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United States Department of Agriculture

Agricultural Research Service

Title: Effect of Ruminal Incubation on Perennial Pepperweed Germination

Authors
item Carpinelli, Michael
item Schauer, C - N DAKOTA STATE UNIV
item Bohnert, D - OREGON STATE UNIV
item Hardegree, Stuart
item Falck, Stephanie
item Svejcar, Anthony

Submitted to: Rangeland Ecology and Management
Publication Type: Peer Reviewed Journal
Publication Acceptance Date: August 21, 2005
Publication Date: December 1, 2005
Citation: Carpinelli, M.F., Schauer, C.S., Bohnert, D.W., Hardegree, S.P., Falck, S.J., Svejcar, A.J. 2005. Effect of ruminal incubation on perennial pepperweed germination. Rangeland Ecology and Management. 58:632-636.

Interpretive Summary: Perennial pepperweed is a nonnative plant that invades productive habitats such as flood meadows, riparian areas, and wetlands in most western states, where it displaces desirable forage species. Reducing the number of viable seeds transported by moving water is key to limiting the spread of perennial pepperweed. Where chemical or mechanical control of perennial pepperweed is inappropriate because of proximity to water, it may be possible to control it and reduce its seed production by grazing. However, if perennial pepperweed seeds remain viable after digestion and passage by livestock, grazing animals may introduce perennial pepperweed to previously uninfested areas via manure. The goal of this study was to determine how the viability of perennial pepperweed seed is affected by digestion by cattle and by soaking in water. Viability of seeds that were digested by cattle or soaked in water greatly increased compared to seeds that were kept dry. These results suggest that livestock that have grazed seed-bearing perennial pepperweed plants should be held on weed-free forage for about one week prior to being moved to uninfested areas. These results also suggest that controlling perennial pepperweed near waterways is critical to liming its spread.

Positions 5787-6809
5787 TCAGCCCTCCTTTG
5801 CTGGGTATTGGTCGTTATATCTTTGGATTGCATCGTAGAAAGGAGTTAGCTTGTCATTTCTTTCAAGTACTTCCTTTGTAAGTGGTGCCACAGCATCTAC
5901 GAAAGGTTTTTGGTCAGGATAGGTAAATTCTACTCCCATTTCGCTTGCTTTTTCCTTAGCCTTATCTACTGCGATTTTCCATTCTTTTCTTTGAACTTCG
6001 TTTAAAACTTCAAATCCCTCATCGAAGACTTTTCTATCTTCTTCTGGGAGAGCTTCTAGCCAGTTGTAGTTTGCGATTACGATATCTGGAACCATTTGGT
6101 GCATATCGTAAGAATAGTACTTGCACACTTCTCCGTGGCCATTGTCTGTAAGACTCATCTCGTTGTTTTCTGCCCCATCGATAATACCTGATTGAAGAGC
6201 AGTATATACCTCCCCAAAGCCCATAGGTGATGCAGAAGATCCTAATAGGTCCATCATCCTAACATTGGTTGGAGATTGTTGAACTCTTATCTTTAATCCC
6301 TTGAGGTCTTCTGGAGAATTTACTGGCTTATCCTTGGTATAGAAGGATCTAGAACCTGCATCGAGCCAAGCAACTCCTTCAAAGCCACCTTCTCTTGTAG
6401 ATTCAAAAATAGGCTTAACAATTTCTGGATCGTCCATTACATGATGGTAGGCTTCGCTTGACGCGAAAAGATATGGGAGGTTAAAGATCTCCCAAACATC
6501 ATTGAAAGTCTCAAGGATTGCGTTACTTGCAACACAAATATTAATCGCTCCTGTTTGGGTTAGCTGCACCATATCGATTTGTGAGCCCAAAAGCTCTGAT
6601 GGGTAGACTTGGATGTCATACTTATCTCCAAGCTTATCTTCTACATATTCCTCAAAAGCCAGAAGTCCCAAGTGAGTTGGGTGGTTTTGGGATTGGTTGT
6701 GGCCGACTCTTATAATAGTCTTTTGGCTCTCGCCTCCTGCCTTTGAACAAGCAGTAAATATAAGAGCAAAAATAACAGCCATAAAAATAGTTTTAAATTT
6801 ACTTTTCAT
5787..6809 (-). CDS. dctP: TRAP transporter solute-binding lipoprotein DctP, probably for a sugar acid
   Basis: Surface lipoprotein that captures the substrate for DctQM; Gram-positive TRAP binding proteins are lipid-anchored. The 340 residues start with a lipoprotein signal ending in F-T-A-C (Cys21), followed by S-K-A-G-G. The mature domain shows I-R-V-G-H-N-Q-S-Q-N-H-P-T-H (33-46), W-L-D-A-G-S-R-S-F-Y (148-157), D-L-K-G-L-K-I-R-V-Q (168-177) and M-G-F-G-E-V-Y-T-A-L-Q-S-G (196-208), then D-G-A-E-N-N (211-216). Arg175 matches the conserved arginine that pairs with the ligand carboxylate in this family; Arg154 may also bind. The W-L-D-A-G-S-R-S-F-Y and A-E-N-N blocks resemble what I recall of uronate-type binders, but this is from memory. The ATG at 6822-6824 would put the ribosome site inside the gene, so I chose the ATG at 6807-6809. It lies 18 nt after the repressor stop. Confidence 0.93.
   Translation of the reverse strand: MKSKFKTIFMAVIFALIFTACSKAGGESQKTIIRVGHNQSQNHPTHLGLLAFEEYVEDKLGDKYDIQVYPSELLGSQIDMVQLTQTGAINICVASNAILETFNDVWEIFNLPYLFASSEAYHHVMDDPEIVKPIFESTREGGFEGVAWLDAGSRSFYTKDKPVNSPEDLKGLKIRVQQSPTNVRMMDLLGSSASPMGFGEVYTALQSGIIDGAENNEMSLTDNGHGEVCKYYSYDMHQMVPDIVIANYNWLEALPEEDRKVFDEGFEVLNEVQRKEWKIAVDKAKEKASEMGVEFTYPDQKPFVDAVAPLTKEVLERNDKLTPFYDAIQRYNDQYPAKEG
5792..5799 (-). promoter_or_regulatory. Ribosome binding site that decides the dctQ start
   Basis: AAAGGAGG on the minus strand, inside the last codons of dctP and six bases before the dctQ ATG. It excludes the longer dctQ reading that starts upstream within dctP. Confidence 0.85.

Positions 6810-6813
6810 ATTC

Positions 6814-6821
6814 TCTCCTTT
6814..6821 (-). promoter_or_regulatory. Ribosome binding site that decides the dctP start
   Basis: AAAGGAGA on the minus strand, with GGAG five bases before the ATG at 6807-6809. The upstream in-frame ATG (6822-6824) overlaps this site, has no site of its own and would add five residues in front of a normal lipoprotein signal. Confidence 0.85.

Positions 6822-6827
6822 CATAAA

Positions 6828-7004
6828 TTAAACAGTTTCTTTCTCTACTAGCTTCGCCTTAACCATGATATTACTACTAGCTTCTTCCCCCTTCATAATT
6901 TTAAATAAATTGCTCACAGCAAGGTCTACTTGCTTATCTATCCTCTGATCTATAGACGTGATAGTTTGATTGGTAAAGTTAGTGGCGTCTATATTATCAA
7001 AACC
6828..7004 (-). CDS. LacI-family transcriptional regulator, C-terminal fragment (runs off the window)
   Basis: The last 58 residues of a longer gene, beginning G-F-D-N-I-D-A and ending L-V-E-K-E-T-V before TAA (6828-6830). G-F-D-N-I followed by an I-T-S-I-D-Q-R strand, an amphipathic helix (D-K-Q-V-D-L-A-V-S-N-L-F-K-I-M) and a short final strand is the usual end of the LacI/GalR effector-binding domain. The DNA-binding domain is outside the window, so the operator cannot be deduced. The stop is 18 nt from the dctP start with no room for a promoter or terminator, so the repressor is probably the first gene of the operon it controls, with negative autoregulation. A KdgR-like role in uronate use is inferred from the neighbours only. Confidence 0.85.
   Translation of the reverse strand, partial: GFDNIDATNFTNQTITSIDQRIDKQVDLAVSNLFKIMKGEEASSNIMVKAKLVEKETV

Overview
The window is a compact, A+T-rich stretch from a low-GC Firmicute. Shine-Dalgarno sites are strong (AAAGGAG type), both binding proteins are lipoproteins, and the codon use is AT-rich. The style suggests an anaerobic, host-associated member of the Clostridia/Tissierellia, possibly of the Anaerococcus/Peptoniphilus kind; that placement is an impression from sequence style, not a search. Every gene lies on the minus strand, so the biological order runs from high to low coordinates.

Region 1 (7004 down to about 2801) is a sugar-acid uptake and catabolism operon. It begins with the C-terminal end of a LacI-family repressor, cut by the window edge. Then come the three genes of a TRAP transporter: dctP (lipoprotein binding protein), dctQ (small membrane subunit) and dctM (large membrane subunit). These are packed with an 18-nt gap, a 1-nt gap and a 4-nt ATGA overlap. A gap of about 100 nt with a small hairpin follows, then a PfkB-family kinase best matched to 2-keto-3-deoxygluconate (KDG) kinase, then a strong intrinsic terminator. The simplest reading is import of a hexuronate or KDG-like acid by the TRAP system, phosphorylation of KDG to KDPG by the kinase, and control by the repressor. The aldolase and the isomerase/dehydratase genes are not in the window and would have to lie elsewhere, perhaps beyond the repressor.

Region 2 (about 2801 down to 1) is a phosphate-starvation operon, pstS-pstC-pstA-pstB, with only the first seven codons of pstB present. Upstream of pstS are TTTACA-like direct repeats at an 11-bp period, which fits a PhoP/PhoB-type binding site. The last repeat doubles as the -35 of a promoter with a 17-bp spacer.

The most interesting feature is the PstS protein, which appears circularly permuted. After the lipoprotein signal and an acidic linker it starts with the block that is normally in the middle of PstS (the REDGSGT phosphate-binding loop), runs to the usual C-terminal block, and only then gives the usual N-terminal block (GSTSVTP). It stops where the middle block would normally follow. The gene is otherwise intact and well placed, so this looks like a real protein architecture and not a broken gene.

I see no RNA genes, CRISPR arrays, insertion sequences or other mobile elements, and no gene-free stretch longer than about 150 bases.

Technical Abstract: Perennial pepperweed is a nonnative plant that invades productive habitats such as flood meadows, riparian areas, and wetlands in most western states, where it displaces desirable forage species. Reducing the number of viable seeds transported by moving water is key to limiting the spread of perennial pepperweed. Where chemical or mechanical control of perennial pepperweed is inappropriate because of proximity to water, it may be possible to control it and reduce its seed production by grazing. However, if perennial pepperweed seeds remain viable after digestion and passage by livestock, grazing animals may introduce perennial pepperweed to previously uninfested areas via manure. The goal of this study was to determine how the viability of perennial pepperweed seed is affected by digestion by cattle and by soaking in water. Viability of seeds that were digested by cattle or soaked in water greatly increased compared to seeds that were kept dry. These results suggest that livestock that have grazed seed-bearing perennial pepperweed plants should be held on weed-free forage for about one week prior to being moved to uninfested areas. These results also suggest that controlling perennial pepperweed near waterways is critical to liming its spread.

Last Modified: 12/20/2014
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